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1 hour ago, Khriss said:

My normal request on being faced with a tree related subsidence claim  is a soil report, structural engineers  report and tree report, without all of those you dont know wether its the house build quality, the tree, the drains or  soil shrinkage. Or All of them! IF yr soil is shrinkable clay removing the tree could cause soil heave as soil rehydrates. But you need to know exactly why yr house has those cracks before you act. K

Yup. Those surveys would cost more than the 1K excess you're likely to have. It may be worth involving insurance.

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1 hour ago, Khriss said:

My normal request on being faced with a tree related subsidence claim  is a soil report, structural engineers  report and tree report, without all of those you dont know wether its the house build quality, the tree, the drains or  soil shrinkage. Or All of them! IF yr soil is shrinkable clay removing the tree could cause soil heave as soil rehydrates. But you need to know exactly why yr house has those cracks before you act. K

Just remove the tree, it will outgrow it's location, it has reverted to type, it's too close to the house and I doubt it has anything to do the damsge. 

 

Spending £1000's getting all those reports would be a complete waste if time.. It's a crappy 25 year old Acer. Next to a shoddy falling down conservatory.

 

What are you going to do if the tree is causing subsidence?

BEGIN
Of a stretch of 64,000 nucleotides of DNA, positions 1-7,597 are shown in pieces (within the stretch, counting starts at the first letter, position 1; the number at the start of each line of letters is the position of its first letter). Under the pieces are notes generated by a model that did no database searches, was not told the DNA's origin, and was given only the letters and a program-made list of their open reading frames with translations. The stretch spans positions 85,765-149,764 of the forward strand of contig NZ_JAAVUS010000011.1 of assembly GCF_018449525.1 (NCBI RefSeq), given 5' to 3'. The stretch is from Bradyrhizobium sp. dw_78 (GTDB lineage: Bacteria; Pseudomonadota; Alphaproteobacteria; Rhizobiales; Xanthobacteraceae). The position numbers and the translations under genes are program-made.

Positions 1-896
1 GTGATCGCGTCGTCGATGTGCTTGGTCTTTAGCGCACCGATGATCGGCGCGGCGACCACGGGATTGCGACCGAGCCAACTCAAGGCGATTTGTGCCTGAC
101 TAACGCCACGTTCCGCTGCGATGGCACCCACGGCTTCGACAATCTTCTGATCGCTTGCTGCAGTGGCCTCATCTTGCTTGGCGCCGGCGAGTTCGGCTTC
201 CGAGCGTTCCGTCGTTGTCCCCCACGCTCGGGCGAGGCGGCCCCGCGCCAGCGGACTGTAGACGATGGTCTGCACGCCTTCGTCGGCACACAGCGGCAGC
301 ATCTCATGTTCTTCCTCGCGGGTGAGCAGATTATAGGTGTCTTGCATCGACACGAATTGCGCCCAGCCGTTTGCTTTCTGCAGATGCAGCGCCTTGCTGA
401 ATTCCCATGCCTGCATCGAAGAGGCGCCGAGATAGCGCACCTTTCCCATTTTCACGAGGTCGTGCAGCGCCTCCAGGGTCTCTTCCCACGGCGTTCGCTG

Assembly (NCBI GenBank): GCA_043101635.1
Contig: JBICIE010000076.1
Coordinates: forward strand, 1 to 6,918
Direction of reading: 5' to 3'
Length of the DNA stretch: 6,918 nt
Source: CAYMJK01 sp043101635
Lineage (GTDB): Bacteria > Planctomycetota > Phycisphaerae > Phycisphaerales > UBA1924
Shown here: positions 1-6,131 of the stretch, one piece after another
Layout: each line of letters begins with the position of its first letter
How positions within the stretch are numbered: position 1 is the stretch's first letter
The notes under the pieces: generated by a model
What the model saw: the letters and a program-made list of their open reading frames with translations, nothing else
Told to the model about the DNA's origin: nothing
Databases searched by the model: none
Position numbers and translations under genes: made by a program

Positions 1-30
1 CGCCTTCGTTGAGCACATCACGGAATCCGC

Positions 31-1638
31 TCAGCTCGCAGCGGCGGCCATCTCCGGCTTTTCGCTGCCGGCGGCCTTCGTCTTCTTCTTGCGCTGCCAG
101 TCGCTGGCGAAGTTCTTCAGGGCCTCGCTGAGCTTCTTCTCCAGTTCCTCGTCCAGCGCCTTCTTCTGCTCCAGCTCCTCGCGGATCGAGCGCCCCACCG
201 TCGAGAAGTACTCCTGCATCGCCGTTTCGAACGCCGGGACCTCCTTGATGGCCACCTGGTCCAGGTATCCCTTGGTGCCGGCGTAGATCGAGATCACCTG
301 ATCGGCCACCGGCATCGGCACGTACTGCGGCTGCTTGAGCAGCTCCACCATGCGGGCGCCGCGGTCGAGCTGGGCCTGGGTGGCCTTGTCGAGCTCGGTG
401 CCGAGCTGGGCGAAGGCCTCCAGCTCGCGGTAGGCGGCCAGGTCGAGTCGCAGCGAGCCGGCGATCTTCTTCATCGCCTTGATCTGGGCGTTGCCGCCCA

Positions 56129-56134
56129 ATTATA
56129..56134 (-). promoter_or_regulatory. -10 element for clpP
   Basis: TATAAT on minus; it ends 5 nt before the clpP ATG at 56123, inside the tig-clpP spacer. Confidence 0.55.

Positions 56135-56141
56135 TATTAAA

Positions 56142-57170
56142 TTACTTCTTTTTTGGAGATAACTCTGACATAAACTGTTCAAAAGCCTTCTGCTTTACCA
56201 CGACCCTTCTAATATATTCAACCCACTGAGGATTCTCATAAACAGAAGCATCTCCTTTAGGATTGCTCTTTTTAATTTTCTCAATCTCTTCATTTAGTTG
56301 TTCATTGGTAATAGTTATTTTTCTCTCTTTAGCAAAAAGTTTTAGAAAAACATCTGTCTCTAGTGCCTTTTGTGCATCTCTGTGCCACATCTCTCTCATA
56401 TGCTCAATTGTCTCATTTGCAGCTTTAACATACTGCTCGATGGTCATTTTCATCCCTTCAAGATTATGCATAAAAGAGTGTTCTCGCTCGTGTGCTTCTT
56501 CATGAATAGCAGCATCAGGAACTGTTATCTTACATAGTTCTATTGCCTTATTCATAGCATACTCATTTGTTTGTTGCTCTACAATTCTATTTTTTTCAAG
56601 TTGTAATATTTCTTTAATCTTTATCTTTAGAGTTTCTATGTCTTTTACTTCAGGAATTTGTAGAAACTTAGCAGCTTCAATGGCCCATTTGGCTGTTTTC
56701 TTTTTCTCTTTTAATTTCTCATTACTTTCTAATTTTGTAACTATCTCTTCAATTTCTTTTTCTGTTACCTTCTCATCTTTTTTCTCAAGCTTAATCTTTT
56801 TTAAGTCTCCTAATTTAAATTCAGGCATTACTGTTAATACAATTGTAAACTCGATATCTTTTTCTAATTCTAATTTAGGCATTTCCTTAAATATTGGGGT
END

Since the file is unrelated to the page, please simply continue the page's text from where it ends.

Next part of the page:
Fell it and fix the problem.

 

What are you going to do if the report say it might cause heave?

Fell it and fix the problem or keep the tree and hope it never dies?

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5 minutes ago, benedmonds said:

Just remove the tree, it will outgrow it's location, it has reverted to type, it's too close to the house and I doubt it has anything to do the damsge. 

 

Spending £1000's getting all those reports would be a complete waste if time.. It's a crappy 25 year old Acer. Next to a shoddy falling down conservatory.

 

What are you going to do if the tree is causing subsidence?

Fell it and fix the problem.

 

What are you going to do if the report say it might cause heave?

Fell it and fix the problem or keep the tree and hope it never dies?

The tree predates the conservatory. I'd be cautious about recommending removal without site investigations.

 

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38 minutes ago, Mark J said:

The tree predates the conservatory. I'd be cautious about recommending removal without site investigations.

 

Why though.. what is you advice if there is a moisture defficit? 

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1 hour ago, benedmonds said:

Why though.. what is you advice if there is a moisture defficit? 

An engineering solution might be favourable.
Without knowing the structure of the soil there is no way to predict heave.

Edited by Mark J

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From a builders perspective. If the worst subsidence is shown in the pic and there has been no movement in 6 months then I would advise.
Dig a soakaway in the garden to take the rainwater instead of it just dispersing into the ground. Cluck out the damaged muck and repoint. Sit under neath the shade of the tree and have a beer and admire your work.
In my opinion the rainwater is far more likely to cause the minimal subsidence shown than the tree